While this 1895 opinion informs us that boiled hominy had supplanted boiled rice as a southern breakfast dish, and that steamed rice had migrated to the dinner menu, the greatest point of interest is the resistance to sweetening grain porridges in general.

The objection voiced here was not universal. Hominy and molasses had been a staple dish of the laboring classes from the 1830s on. Yet the preference for gravy and butter certainly dominated the middle class tables and those of gentry folk. The cookbook writers and arbiters of taste, too, frowned upon adding saccharine to boiled grits and boiled rice. This ban, however, did not extend to dishes prepared by other cooking techniques: frying or backing.

Many testimonies survive to the distinctive qualities of a traditional southern breakfast — the presence of both hominy and rice — the variety of cooking technique — boiling, baking, and frying — and the conjunction of grains and meats. William Gilmore Simms, the novelist and cultural critic, reflected on its character in As Good as Comedy: “A Georgia, indeed a Southern breakfast, differs in sundry respects from ours at the North, chiefly, however, in the matter of breadstuffs. . . .  Hominy itself is a breadstuff; a dish that our must but poorly represents. It is seldom eatable out of a Southern household. Then there are waffles, and rice cakes and fritters, and other things of like description, making a variety at once persuasive to the palate and not hurtful to health.” Simms noticed the familiar rice cakes. Yet adds a new dish to the southern breakfast table: the rice fritter, or rice beignet. In this light concoction, rice, sugar, spice, and eggs are transmuted into some fine by boiling lard.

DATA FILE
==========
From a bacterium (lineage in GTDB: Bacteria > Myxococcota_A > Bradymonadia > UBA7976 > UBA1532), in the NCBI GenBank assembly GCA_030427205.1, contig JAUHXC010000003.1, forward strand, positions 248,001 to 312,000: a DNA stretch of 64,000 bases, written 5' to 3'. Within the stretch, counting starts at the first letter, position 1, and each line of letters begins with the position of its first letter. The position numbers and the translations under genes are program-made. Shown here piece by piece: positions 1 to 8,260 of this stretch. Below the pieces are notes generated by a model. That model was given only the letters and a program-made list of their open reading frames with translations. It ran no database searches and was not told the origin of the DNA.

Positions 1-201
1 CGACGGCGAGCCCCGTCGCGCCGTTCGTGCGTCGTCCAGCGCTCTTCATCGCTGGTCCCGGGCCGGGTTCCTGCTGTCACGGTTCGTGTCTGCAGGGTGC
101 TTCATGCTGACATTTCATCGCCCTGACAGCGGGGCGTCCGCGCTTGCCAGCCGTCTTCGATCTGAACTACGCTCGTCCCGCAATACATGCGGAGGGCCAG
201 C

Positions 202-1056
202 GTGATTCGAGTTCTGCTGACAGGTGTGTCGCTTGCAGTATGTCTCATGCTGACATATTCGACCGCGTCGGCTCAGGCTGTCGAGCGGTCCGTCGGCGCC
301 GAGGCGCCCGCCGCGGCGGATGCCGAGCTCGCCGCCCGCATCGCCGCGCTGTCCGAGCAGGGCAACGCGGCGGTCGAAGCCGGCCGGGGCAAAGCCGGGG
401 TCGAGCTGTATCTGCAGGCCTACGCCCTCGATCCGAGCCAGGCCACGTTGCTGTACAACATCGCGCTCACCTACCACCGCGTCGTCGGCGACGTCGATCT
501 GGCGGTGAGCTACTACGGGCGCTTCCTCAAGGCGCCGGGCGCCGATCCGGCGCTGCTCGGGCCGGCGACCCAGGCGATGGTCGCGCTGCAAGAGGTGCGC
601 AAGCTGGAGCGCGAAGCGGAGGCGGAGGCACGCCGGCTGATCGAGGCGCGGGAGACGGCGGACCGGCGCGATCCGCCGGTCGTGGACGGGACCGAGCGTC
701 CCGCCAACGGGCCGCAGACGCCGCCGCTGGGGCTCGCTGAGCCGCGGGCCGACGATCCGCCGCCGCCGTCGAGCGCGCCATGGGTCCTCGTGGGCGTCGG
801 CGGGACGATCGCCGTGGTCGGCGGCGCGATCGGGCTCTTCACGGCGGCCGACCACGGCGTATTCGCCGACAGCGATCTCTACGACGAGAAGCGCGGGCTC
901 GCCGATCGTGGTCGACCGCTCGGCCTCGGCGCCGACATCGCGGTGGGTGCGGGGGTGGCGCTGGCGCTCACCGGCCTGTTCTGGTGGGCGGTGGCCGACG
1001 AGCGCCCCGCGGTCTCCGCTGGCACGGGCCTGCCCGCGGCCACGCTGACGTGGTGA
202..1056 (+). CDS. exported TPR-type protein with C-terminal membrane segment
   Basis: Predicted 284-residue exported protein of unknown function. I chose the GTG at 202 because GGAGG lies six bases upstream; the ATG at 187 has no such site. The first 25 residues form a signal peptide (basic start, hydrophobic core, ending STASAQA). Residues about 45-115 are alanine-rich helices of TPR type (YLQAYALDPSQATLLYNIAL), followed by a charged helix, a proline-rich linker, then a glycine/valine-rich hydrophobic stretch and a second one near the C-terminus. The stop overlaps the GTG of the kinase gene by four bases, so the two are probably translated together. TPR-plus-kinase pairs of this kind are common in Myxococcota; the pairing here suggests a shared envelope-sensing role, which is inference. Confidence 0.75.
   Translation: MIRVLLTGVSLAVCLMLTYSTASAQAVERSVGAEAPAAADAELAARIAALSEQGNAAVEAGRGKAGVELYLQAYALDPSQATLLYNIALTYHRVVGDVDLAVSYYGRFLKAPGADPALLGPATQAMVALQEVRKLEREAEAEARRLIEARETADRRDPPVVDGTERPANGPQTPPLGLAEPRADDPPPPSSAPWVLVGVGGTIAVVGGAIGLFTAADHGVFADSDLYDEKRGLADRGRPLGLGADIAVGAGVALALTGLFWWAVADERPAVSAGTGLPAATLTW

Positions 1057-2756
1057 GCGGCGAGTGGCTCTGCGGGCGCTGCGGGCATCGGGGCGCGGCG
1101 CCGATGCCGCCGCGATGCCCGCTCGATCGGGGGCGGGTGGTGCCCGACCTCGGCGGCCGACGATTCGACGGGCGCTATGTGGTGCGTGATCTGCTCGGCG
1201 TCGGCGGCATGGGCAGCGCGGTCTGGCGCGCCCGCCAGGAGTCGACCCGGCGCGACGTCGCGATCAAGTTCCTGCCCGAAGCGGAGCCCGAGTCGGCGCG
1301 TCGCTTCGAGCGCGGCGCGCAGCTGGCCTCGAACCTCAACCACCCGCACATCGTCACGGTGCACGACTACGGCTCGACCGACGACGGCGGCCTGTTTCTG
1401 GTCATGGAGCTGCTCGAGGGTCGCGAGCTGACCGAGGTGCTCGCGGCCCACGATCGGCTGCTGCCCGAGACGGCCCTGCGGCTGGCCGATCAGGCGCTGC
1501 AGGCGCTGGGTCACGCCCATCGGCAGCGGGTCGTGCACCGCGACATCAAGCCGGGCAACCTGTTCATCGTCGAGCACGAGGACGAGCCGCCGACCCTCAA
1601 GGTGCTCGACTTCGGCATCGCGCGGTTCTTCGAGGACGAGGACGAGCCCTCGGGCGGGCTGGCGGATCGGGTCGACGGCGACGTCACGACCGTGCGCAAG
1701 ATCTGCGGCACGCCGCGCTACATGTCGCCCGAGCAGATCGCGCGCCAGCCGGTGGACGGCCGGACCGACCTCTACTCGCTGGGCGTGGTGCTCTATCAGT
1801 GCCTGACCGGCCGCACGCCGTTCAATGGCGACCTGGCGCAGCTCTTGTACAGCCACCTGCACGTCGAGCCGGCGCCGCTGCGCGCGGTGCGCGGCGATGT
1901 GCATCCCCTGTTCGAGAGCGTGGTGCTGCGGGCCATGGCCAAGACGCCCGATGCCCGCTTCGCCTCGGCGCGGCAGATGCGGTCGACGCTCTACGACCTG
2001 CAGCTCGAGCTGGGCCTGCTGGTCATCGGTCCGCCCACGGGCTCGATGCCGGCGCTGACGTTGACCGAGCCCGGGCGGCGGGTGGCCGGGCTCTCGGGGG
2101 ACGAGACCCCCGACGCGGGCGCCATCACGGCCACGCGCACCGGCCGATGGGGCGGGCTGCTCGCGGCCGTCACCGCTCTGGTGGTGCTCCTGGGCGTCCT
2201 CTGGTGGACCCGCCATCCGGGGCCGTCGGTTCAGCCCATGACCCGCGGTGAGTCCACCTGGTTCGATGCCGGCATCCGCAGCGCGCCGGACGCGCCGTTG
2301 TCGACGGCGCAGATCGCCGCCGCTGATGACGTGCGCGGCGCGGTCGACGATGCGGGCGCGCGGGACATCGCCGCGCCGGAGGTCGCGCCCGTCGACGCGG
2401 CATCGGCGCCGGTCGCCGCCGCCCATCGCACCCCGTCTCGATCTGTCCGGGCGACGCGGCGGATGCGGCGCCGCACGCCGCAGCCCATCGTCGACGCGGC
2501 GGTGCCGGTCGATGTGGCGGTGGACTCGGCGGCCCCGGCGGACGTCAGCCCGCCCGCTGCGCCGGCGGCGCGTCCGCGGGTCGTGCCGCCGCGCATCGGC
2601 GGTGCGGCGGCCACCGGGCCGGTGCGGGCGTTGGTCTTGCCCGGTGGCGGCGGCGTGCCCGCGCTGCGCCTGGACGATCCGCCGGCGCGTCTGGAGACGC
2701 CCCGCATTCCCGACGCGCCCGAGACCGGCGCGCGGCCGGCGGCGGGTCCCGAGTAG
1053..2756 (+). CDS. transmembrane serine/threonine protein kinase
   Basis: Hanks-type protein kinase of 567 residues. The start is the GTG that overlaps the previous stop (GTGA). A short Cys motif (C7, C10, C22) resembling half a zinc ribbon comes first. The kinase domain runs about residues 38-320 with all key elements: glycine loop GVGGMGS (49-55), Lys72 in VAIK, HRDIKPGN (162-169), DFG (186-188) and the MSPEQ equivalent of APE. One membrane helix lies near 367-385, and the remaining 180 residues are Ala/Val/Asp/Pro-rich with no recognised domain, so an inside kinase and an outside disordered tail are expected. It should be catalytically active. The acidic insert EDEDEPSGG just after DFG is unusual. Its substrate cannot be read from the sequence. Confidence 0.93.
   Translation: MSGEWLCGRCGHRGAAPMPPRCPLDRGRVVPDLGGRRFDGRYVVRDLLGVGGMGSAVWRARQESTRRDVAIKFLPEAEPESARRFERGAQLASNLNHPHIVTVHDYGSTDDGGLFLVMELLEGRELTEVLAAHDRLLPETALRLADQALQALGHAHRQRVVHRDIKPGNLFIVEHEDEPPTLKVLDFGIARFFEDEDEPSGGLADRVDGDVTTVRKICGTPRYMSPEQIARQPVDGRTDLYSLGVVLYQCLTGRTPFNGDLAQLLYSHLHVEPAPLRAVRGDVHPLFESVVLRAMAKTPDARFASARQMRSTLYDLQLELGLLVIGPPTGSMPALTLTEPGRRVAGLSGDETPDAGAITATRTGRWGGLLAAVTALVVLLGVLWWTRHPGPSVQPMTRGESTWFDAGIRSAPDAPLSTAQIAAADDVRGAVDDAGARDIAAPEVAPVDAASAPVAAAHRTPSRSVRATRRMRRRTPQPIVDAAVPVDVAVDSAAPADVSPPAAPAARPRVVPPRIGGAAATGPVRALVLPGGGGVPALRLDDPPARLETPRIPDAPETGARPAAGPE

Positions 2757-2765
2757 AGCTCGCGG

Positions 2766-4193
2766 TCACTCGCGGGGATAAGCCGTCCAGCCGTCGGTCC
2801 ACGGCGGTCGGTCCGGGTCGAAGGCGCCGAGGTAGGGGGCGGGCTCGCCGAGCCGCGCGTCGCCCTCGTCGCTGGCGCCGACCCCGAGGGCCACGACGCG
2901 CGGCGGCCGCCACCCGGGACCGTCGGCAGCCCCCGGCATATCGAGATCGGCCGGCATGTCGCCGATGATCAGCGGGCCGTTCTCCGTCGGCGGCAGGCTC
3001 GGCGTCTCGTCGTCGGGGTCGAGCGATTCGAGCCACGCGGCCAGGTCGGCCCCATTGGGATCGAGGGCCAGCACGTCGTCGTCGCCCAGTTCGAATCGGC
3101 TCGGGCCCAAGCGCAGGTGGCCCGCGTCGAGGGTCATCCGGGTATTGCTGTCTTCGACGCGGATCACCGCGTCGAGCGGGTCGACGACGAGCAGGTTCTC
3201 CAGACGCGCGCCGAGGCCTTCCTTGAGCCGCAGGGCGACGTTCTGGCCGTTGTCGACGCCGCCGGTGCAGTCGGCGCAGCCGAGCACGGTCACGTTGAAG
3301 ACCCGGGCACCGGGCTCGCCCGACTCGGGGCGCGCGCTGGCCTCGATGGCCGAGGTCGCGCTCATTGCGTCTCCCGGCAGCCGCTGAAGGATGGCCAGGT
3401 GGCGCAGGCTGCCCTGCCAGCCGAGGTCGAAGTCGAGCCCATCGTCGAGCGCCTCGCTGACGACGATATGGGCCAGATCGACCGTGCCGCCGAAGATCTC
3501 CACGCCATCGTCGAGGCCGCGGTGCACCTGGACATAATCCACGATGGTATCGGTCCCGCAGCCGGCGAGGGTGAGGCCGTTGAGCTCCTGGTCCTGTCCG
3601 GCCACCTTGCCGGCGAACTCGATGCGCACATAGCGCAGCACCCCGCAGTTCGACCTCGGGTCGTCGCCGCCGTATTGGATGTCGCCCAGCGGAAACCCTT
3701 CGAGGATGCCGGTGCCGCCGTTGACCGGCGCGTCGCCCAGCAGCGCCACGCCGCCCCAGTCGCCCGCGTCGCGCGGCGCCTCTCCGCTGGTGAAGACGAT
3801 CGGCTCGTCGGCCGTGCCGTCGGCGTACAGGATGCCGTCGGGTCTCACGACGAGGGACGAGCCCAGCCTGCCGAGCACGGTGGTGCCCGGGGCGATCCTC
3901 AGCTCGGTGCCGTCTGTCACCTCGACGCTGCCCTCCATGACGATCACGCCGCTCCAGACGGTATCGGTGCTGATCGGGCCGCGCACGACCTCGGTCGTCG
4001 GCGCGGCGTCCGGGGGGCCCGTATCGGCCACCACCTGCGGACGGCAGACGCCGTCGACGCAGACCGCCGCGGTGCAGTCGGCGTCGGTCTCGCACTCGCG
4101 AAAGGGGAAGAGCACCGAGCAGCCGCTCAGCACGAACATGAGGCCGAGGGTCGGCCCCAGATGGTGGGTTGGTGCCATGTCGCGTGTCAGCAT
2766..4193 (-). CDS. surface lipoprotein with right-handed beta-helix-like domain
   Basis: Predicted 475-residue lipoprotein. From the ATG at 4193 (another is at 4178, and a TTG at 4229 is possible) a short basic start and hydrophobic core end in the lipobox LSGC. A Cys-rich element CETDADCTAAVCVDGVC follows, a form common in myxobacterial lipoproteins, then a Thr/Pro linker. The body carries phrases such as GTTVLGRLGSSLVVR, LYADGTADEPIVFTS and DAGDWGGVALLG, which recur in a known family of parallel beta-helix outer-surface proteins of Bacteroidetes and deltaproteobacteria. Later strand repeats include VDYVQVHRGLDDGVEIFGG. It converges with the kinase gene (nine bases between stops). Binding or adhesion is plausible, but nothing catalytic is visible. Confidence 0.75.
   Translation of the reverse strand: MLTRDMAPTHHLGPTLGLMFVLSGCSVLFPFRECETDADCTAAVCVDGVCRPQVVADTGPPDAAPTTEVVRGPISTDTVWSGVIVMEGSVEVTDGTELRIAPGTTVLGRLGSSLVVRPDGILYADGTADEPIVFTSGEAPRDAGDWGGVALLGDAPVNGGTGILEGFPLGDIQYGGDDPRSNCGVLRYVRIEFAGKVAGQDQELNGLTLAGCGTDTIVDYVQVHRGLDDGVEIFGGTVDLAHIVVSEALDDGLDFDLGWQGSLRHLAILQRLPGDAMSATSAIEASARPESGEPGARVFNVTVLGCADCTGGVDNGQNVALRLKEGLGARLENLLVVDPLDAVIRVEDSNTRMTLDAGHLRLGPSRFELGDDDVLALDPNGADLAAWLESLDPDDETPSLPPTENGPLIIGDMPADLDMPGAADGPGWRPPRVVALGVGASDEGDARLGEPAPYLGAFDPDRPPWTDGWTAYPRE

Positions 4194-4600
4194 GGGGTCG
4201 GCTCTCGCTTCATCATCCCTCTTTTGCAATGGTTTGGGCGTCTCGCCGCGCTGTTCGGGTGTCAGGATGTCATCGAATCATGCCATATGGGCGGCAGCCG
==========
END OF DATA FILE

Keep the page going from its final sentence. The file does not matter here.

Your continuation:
Boil the rice in milk with some powder-sugar, orange-flower water, a pinch of cinnamon powder, and a little butter; when quite soft put to it a liaison of yolks of eggs, pour it into a pan to cool. Make your preparation into balls, about the size of an egg, dip them in egg, fry them, sprinkle them with sugar, and serve.

Jules Harder, San Francisco's great celebrity chef of the 1880s, refined this basic croquette into its most splendid form.

Wash one pound of Rice in cold water and drain it. Then put it in a saucepan with two quarts of boiled milk, the peelings of one lemon and one stick of cinnamon. Cover the saucepan set it on a slow fire to cook gently, and when the Rice is nearly done add six ounces of powdered sugar and two ounces of butter and let it cook until thoroughly done. Should the Rice get too dry while cooking add a little more milk to it. Take it off of the fire, take out the lemon peelings and the stick of cinnamon, mix the Rice well together, and when it is somewhat cool, add to it the yolks of six raw eggs, a little essence of lemon or orange-flower water, (whichever may be desired). Mix it well together and put it into a buttered pan. Cover it with a buttered paper cover and let it get cold. Then roll the Rice in any croquette shapes desired, dip them in beaten eggs, then in fresh bread crumbs, arrange them in proper shape, fry them in hot lard, drain them, roll them in powdered sugar into which add a little ground cinnamon, and then dish them up on a napkin.

His unsweetened version incorporated three ounces of grated parmesan cheese and six egg yolks, frying the fritters in butter rather than lard.

There is something inexplicably satisfying about the lightness, crispiness, sugariness, mellowness of a beignet de riz — or the browned splendor of a rice waffle — or the filling rice griddle. Some pleasures that became passé are novel enough to become pleasurable again. Do Snap Crackle and Pop have to maintain their monopoly over breakfast. Or may their reign be ending?